Despite the many advantages of the mini effects, FAB effects are the ones primarily seen today. The Mini effects are often praised for their high quality tones, but the plastic construction makes them fragile.

Original effects[edit]

  • Daddy O. Overdrive (notably used by Mike Campbell)
  • Cool Cat Chorus
  • FAB Tone Distortion
  • Dan-Echo Simulated Tape Echo
  • Dan-O-Matic Tuner

FAB effects[edit]

The FAB series of guitar effect pedals is a budget range of pedals made by the Danelectro company that are manufactured in China. The series was launched in 2005 with the release of the FAB Distortion, FAB Overdrive and the FAB Metal pedals.

There are currently eight pedals available all of which share the same distinctive injection moulded plastic casing and blue LED light. Each pedal has a mains power DC9 socket or can be powered using a 9v battery, access for which involves removing the rubber covered metal base plate.

  • FAB Chorus
  • FAB Delay
  • FAB Distortion
  • FAB Echo
  • FAB Flanger
  • FAB Fuzz
  • FAB Metal
  • FAB Overdrive

Mini effects[edit]

  • Pastrami Overdrive
  • T-Bone Distortion
  • BLT Slap Echo
  • Corned Beef Reverb (discontinued)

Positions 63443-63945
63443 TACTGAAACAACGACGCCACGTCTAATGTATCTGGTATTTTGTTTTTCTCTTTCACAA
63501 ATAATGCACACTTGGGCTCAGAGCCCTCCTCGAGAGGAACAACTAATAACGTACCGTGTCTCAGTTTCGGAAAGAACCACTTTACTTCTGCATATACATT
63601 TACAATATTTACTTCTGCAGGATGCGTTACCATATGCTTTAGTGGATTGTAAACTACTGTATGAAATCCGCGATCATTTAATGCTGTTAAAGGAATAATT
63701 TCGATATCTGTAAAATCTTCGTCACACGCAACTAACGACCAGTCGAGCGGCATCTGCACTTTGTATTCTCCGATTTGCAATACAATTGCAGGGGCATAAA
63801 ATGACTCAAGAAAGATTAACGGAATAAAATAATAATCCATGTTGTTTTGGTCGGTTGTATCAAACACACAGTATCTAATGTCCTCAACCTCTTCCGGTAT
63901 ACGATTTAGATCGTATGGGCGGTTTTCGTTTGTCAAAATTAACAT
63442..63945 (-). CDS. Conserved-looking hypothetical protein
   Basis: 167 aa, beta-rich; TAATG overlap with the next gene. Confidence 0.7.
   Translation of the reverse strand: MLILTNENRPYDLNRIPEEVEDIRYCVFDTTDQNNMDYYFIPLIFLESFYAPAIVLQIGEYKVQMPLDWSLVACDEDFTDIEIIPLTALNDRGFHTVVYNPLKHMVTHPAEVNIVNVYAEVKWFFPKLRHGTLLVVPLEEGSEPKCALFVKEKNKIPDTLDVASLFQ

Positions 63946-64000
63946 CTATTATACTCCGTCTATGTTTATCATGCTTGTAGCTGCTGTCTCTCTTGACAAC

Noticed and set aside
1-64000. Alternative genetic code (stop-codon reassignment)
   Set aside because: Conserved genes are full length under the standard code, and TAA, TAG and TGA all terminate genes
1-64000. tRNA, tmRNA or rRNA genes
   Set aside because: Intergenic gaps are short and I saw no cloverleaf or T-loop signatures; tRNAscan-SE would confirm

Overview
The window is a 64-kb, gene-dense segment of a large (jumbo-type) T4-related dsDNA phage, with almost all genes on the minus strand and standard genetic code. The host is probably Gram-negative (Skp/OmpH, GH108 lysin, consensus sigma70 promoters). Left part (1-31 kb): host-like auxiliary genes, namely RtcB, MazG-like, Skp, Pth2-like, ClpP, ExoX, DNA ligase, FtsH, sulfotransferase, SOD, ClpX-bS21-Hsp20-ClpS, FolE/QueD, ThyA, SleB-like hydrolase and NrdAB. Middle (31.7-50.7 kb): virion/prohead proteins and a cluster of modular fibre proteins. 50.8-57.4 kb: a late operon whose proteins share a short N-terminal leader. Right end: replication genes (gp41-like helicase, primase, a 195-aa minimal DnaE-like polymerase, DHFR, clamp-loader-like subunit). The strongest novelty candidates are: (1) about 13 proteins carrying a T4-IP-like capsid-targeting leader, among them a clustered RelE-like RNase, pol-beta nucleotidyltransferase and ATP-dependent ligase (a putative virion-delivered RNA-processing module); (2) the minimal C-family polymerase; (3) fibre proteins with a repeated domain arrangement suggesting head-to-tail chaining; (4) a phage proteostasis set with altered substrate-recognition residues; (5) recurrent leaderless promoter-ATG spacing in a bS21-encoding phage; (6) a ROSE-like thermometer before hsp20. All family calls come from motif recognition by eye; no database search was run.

• Tuna Melt Tremolo
  • Hash Browns Flanger
  • Pepperoni Phaser
  • Milkshake Chorus
  • Surf and Turf Compressor
  • Grilled Cheese Distortion
  • Chili Dog Octave
  • Fish and Chips 7-Band EQ
  • Chicken Salad Vibrato
  • French Toast Octave Distortion
  • PB&J Delay
  • Bacon & Eggs MiniAmp Distortion
  • Rocky Road Rotary Speaker
  • Black Coffee Metal Distortion
  • French Fries Auto-Wah
  • Black Licorice Beyond Metal

Vintage effects[edit]

  • Reel Echo
  • Spring King

Paisley effects (discontinued)[edit]

  • Blue Paisley PureDrive
  • Black Paisley Liquid Metal

Wasabi effects[edit]

  • Wasabi Overdrive
  • Wasabi Distortion
  • Wasabi Rock-A-Bye
  • Wasabi Forward-Reverse Delay
  • Wasabi Chorus-Trem

Miscellaneous effects[edit]

  • Shift Daddy
  • Trip-L Wah
  • Dan-O-Wah
  • Free Speech Talk Box
  • Psycho Flanger
  • Sitar Swami
  • Back Talk Reverse Delay

Cool Cat effects[edit]

  • Tremolo
  • Vibe
  • Metal
  • Fuzz
  • Fuzz V2
  • Drive
  • Drive V2
  • Transparent Overdrive
  • Transparent Overdrive V2
  • Distortion
  • Metal II
  • Chorus

See also[edit]


  1. ^ Feser, Phil (April 4, 2007). "Danelectro 56 Pro (review)". Vintage Guitar (magazine). Archived from the original on October 24, 2008. Retrieved March 16, 2010. 
  2. ^ "MusicRadar item on the Bellzouki". Musicradar.com. 3 June 2010. Retrieved 9 September 2012. 
  3. ^ Stephen Patt (2001-08-01). "Danelectro Innuendo". Vintageguitar.com. Retrieved 2011-12-30. 
  4. ^ "Danelectro Mini Case | Musician's Friend". Musiciansfriend.com. 2014-07-10. Retrieved 2014-07-15. 
  5. ^ "CoolCatTone". CoolCatTone. Retrieved 2014-07-15. 

External links[edit]